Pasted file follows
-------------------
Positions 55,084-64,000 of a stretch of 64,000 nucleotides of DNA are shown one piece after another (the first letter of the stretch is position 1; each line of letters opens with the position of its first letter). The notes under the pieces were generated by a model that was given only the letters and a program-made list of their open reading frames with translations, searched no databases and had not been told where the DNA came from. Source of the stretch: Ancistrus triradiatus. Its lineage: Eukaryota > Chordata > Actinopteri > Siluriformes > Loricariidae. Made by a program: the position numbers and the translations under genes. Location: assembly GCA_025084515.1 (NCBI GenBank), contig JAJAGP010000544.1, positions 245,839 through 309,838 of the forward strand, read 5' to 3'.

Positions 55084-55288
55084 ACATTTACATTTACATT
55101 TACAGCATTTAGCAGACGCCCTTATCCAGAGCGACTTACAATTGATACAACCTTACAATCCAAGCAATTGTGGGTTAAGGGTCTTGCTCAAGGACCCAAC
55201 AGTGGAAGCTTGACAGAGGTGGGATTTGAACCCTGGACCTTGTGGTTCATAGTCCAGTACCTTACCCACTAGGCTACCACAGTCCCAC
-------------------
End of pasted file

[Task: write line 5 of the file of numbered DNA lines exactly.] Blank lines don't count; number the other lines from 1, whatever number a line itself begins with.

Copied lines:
55201 AGTGGAAGCTTGACAGAGGTGGGATTTGAACCCTGGACCTTGTGGTTCATAGTCCAGTACCTTACCCACTAGGCTACCACAGTCCCAC